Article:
My understanding of the Supreme Court’s decision is this: the court did not say that private health care is superior to public care. The court did not open the door to private health care. The court did not signal the end of Medicare, or “Tommy Douglas’ Dream”, or whatever jacked-up phrase the health care unions are using these days.
All the court said is that if the government enforces one, single-payer system of health care, if that system covers most medically-necessary services (as the tenet of “comprehensiveness” in the Canada Health Act dictates it must) and if citizens are barred from purchasing those services elsewhere in Canada through private insurance or direct payment, then that health care system cannot be a farce. Specifically, it cannot be a farce that allows a good number of people to go undiagnosed, die on waiting lists or live for years in pain and/or disability waiting for surgery or treatment.
This decision, however, is wrong.
It is no mystery to many Canadians that the health care system became a farce long ago. Those who were somehow unaware of this fact could easily inform themselves of it through regular perusal of the major media. Yet at almost every opportunity that Canadians have had to say that the emperor has no clothes – or the patient has no gown, or bed, or MRI – they have voted to continue the farce.
When the Ontario Liberal government moved to ban so-called extra billing in 1986 (i.e. modest user fees set by individual doctors, but not universally imposed), the public cheered, and a Toronto Star editorial cartoon famously portrayed doctors as pigs. The Liberals won a massive majority the following year.
When Paul Martin cut the health and social transfer to the provinces by $25 billion in the mid-90s, he was portrayed as a good fiscal manager. Provincial governments trying to restructure their hospitals and keep up with rising costs and demands were portrayed as villains. Occasionally the Liberals would use the Canada Health Act to threaten provinces who dared even hint at expanding private delivery to improve services (unless that province went by the name “Quebec”).
In the 2000 and 2004 federal elections, the merest whiff of “two-tier” health care, or allowing more private delivery, or even allowing provinces to experiment within the public system, drew high-pitched attacks from the Liberals. Liberal re-election soon followed.
In the 2003 Ontario election, one of Dalton McGuinty’s promises – and one of the few he kept – was to use provincial dollars to buy out nine privately-operated MRI clinics that were providing tests under OHIP, as do hundreds of other private facilities and labs that somehow escaped McGuinty’s notice.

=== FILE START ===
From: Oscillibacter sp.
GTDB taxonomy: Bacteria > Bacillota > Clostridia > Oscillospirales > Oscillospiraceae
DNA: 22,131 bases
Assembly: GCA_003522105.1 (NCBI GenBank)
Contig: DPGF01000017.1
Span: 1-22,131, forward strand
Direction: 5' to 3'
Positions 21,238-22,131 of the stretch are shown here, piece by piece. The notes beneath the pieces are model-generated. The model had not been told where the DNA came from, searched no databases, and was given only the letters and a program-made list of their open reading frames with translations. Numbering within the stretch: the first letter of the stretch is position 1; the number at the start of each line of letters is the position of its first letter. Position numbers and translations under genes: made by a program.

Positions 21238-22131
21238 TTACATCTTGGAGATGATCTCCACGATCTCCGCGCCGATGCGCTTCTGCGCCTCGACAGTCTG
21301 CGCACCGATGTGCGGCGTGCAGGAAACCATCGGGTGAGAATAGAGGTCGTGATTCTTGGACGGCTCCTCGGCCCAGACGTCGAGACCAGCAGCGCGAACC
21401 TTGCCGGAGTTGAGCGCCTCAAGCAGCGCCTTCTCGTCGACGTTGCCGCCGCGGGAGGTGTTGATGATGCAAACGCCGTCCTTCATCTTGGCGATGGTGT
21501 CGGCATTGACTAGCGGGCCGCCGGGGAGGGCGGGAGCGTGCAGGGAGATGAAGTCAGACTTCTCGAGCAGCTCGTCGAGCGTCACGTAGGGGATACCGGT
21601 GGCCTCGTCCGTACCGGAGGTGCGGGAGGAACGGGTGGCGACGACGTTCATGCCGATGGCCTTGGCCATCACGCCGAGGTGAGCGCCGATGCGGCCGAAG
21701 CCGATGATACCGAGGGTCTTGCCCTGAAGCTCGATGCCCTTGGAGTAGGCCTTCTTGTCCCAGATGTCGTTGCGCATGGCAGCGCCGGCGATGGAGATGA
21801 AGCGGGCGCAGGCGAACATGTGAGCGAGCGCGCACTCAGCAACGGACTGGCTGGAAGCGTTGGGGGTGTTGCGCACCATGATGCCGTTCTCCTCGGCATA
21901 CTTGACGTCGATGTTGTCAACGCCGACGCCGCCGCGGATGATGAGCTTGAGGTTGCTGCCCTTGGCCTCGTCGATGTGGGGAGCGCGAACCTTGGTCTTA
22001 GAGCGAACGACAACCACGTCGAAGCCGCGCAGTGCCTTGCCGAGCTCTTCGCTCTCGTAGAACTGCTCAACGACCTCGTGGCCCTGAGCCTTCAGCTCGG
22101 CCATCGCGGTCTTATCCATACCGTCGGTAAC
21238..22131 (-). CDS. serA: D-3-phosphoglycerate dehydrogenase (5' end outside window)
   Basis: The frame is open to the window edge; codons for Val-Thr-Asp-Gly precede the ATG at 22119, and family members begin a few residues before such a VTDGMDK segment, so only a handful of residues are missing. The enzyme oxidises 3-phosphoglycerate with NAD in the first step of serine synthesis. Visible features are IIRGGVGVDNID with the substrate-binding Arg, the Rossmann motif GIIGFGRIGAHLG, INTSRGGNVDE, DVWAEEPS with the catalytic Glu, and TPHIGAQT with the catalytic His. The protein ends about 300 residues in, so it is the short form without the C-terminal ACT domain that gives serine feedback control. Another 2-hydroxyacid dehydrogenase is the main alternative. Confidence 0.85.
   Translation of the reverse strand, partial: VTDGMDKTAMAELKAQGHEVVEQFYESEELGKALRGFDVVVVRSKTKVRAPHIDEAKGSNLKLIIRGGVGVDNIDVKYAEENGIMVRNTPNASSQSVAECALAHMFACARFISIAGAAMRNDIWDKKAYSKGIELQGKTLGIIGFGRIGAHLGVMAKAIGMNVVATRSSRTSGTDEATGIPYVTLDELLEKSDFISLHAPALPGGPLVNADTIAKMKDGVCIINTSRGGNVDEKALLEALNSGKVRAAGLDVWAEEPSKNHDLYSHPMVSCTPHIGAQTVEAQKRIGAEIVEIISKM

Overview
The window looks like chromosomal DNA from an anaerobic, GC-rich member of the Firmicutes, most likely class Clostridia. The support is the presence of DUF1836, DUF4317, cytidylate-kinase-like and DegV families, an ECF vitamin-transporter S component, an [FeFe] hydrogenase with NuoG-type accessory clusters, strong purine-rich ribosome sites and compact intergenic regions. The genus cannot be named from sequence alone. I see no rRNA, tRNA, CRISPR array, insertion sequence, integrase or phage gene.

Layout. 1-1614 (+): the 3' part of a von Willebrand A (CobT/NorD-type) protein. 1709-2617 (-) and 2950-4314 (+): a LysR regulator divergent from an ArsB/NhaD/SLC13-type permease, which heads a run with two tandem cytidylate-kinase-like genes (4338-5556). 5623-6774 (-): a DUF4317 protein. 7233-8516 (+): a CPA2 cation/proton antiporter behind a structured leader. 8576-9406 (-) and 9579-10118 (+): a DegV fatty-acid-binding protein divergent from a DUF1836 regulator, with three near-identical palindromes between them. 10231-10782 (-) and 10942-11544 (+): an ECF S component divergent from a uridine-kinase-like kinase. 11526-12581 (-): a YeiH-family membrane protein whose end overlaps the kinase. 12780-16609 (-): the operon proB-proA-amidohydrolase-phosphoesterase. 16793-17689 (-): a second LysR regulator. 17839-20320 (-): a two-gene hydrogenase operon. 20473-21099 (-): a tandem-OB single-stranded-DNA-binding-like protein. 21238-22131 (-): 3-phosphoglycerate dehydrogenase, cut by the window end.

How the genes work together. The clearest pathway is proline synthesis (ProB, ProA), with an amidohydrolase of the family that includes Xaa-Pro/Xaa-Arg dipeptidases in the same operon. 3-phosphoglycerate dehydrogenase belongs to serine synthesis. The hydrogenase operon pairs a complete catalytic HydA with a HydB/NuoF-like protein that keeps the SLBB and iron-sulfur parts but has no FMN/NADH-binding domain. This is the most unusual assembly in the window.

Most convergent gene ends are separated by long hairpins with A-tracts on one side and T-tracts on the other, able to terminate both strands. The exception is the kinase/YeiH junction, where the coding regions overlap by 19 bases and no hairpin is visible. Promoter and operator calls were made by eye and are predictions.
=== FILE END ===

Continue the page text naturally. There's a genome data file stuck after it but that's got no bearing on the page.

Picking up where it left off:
So events suggest that Canadians have quite deliberately chosen this state of affairs. They have chosen anodyne rhetoric over difficult reform. They have chosen 1960s mythology over 21st century reality. They have chosen to risk delayed diagnosis, chronic pain and even death because they accept that all the other options are worse, and one step away from bankruptcy through illness or dying in the street, which happens every day in the United States, don't ya know?
Whether this choice was made consciously or unconsciously is no matter. Voters are adults and should be treated as such. They should bear the consequences of their actions, and not be soothed with the lie that those consequences are not their fault, and it’s someone else’s responsibility to fix things. In short, we have a farcical, Soviet-style health care system that Canadians have affirmed and re-affirmed again and again. Who is the Supreme Court to override their votes? Who is the Supreme Court to save them from themselves?
Yet this is precisely what the Supreme Court, in its well-intentioned way (for they are always well-intentioned when they declare that democracy got it wrong) has done. Is it a mature populace that requires four lawyers in St. Nicholas robes to force them to look at the truths they were vaguely aware of but chose not to see?
Conservatives who have argued for honest language and mature debate on health care have nothing to celebrate in this ruling, even if they do agree with its gist. And it is no less a case of judicial activism than the same sex marriage rulings. “The end justifies the means” is a rationale typical of the other end of the political spectrum.
As for the honest, realistic debate that many hope will be spurred by this ruling, I’m not holding my breath. The Supreme Court is unlikely to wipe away the health care delusions of Canadians, when a decade of declining services and increasing waiting lists have done nothing but reinforce those delusions.
Some may argue that this decision was a blow on behalf of the people against institutions that believe they know what’s best for Canadians, whether those institutions be bureaucracies, legislatures or courts. Sadly, it is just the opposite.